AbstractsAstronomy & Space Science

A Search for Muon Neutrinos in Coincidence with Gamma-Ray Bursts in the Southern Hemisphere Sky Using the IceCube Neutrino Observatory

by Ryan Edward Maunu

Institution: University of Maryland
Year: 2016
Posted: 02/05/2017
Record ID: 2135617
Full text PDF: http://hdl.handle.net/1903/18620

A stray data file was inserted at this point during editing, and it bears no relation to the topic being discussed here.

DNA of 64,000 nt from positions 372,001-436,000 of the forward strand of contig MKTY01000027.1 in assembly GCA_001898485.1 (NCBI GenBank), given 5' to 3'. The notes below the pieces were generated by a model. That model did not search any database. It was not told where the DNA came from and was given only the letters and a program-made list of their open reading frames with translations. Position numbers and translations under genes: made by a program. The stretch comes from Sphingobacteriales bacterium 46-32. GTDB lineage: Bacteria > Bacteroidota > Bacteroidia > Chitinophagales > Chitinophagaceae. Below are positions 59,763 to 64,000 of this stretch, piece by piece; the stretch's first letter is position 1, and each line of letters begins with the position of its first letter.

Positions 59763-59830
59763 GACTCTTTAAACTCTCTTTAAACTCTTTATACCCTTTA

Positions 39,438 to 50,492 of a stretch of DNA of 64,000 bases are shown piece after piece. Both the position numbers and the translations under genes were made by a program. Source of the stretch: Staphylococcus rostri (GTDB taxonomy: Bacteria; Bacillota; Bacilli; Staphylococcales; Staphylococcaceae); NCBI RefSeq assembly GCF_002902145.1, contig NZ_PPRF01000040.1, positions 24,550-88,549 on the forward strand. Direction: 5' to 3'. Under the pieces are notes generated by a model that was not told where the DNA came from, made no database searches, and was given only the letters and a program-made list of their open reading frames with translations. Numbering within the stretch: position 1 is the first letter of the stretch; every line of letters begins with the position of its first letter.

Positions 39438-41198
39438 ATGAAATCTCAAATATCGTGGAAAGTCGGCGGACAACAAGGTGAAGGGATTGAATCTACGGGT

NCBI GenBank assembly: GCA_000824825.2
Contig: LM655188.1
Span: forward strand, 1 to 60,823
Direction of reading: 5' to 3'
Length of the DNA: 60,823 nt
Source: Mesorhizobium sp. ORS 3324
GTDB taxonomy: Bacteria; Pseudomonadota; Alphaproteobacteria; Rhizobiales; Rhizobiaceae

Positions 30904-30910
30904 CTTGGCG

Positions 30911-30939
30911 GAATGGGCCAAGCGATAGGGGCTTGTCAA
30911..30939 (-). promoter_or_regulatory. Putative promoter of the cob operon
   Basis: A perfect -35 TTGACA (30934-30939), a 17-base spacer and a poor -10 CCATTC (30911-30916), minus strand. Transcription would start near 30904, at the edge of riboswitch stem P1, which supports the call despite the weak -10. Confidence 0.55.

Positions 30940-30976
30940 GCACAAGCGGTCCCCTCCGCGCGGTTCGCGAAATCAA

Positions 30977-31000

The origin of observed ultra-high energy cosmic rays (UHECRs, energies in excess of 1018.5 eV) remains unknown, as extragalactic magnetic fields deflect these charged particles from their true origin. Interactions of these UHECRs at their source would invariably produce high energy neutrinos. As these neutrinos are chargeless and nearly massless, their propagation through the universe is unimpeded and their detection can be correlated with the origin of UHECRs. Gamma-ray bursts (GRBs) are one of the few possible origins for UHECRs, observed as short, immensely bright outbursts of gamma-rays at cosmological distances. The energy density of GRBs in the universe is capable of explaining the measured UHECR flux, making them promising UHECR sources. Interactions between UHECRs and the prompt gamma-ray emission of a GRB would produce neutrinos that would be detected in coincidence with the GRB’s gamma-ray emission. The IceCube Neutrino Observatory can be used to search for these neutrinos in coincidence with GRBs, detecting neutrinos through the Cherenkov radiation emitted by secondary charged particles produced in neutrino interactions in the South Pole glacial ice. Restricting these searches to be in coincidence with GRB gamma-ray emis- sion, analyses can be performed with very little atmospheric background. Previous searches have focused on detecting muon tracks from muon neutrino interactions fromthe Northern Hemisphere, where the Earth shields IceCube’s primary background of atmospheric muons, or spherical cascade events from neutrinos of all flavors from the entire sky, with no compelling neutrino signal found. Neutrino searches from GRBs with IceCube have been extended to a search for muon tracks in the Southern Hemisphere in coincidence with 664 GRBs over five years of IceCube data in this dissertation. Though this region of the sky contains IceCube’s primary background of atmospheric muons, it is also where IceCube is most sensitive to neutrinos at the very highest energies as Earth absorption in the Northern Hemisphere becomes relevant. As previous neutrino searches have strongly constrained neutrino production in GRBs, a new per-GRB analysis is introduced for the first time to discover neutrinos in coincidence with possibly rare neutrino-bright GRBs. A stacked analysis is also performed to discover a weak neutrino signal distributed over many GRBs. Results of this search are found to be consistent with atmospheric muon backgrounds. Combining this result with previously published searches for muon neutrino tracks in the Northern Hemisphere, cascade event searches over the entire sky, and an extension of the Northern Hemisphere track search in three additional years of IceCube data that is consistent with atmospheric backgrounds, the most stringent limits yet can be placed on prompt neutrino production in GRBs, which increasingly disfavor GRBs as primary sources of UHECRs in current GRB models. Advisors/Committee Members: Hoffman, Kara (advisor).